I’m not sure if we got any good pictures of this, but one of the most interesting parts of the forest we hiked through were its trees, but more than that the growth of the trees. The forest was logged for a long time in the past, and as a result there are three generations of trees in the forest. Obviously the first generation trees are the ones that never got cut down. The second generation trees, however, are trees which grew on top of the tree stumps of felled first generation trees. On top of that, there are third generation trees which, you guessed it, are growing on the second generation trees! It’s a tree on a tree on a tree situation!

It's a little visible here

The hike itself is comparable in difficulty to hiking Mt. Fuji. There are ups and downs, at times quite steep and long, and it’s not for the faint of heart. I wouldn’t call it difficult either, though. I found this hike to be a bit more pleasant than Fuji because there was no need to climb at night to watch the sunrise, nor was there any need for oxygen, as you never climb high enough to notice the loss. There were quite a lot of people on the trail, just like on Mt. Fuji, but because the course is more spread out (Fuji is up pretty much all the way so the actual length of the course is shorter, thus enhancing the crowded factor) you don’t notice the congestion as much. There were tour groups, but they consisted of five or six people, not the 20-30 people like on Mt. Fuji. The most challenging part of hiking the Jyoumon sugi course is that it takes 12 hours. It’s just difficult to continue to motivate yourself if you’ve been walking for eight hours and have another four to go! After a while, much like on the bike trip earlier this year, I found myself getting bored. “The trees look the same, the path is similar. Let’s just get this over with!” I find myself thinking. But of course there’s no other way than to continue on, so the motivation comes from somewhere. We arrived at Jyoumon sugi around 11:30, took a long lunch break and made it back to the start just before 5pm.

Had we rushed a bit we could have probably made the trip in 9.5 or 10 hours, but who wants to do that? We were there to enjoy ourselves. Hiking is also a wonderful time to get to know each other, so we spent almost as much time exploring ourselves (but not in a creepy way, in a talky kind of way) as we spent exploring the surroundings.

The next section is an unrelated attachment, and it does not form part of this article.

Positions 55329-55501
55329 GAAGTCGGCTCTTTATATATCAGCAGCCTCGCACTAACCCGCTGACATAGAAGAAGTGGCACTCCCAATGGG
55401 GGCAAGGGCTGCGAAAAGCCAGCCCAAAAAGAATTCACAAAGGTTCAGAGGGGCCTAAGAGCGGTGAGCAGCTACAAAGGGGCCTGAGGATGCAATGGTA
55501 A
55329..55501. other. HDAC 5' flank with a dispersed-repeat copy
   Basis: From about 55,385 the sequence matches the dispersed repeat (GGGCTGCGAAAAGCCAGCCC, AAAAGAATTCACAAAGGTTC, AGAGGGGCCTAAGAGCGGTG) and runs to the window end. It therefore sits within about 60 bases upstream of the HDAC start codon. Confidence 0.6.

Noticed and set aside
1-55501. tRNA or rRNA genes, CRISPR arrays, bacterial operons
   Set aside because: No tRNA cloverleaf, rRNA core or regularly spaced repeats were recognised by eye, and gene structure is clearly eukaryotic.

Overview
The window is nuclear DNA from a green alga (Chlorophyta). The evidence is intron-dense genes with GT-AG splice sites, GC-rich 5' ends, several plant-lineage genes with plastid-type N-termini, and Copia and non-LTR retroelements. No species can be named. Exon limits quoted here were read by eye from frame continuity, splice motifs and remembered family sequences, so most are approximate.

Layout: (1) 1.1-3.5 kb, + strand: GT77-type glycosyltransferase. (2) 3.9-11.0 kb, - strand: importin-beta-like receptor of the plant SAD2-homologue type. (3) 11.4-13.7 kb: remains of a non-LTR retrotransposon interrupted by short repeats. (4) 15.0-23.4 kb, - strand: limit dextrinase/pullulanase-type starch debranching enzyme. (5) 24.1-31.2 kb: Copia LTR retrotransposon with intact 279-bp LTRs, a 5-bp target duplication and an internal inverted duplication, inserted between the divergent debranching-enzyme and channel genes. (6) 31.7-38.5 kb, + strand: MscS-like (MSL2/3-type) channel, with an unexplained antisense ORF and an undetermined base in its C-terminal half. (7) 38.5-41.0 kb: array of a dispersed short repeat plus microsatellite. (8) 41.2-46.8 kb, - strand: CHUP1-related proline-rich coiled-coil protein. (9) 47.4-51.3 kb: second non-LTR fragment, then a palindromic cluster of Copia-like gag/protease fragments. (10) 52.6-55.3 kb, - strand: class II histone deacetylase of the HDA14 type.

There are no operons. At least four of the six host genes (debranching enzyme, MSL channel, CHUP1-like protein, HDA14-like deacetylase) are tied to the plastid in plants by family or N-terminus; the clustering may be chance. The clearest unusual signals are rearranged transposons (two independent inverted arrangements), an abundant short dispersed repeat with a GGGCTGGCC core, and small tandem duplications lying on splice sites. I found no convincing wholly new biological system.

Arriving back in town at 5:30 we grabbed some dinner at “Mam’s Kitchen,” where my mouth experienced the wonders of one of the best burgers I’ve tasted in Japan. Apparently the healthy burger was pretty darn tasty as well. Early to bed, early to rise. That was definitely a theme during our trip here. On Sunday we woke up and packed everything up. One more stop by “Mam’s Kitchen” on the way and back we were at the harbor dropping off our rented car and hopping on the ferry back to real life. It was a weekend filled with many things. Catch phrases, nauseous companions, fears for our lives, death (a helicopter crashed early Sunday morning on the island killing the pilot and two passengers.) And like Aine and Georgia liked to say, arriving back home we had the distinct feeling of needing “a vacation after that vacation.” But aren’t those the kinds of vacations you dream of?! Where you do so many amazing things that you remove yourself entirely from your work and just focus on the moment. You arrive back home physically and mentally exhausted, your whole body hurting, but so entirely refreshed you’re ready to take on the upcoming weeks of work. Maybe that’s just me. I hope you enjoy these pictures, none of which I took, but which came out amazing none the less!!


P.S. There are SO many more pictures, if you want to see them, please go here, and here. Many thanks to Kelsey and Nichole who actually took these pictures!

Categories: Pre-Japan
  1. Peri Bearman
    November 11, 2010 at 5:11 pm

    great story. And pretty soon you’ll be in “Mama’s Kitchen,” even better!

  2. Harrie
    November 11, 2010 at 7:09 pm

    Well… Dad’s kitchen, actually!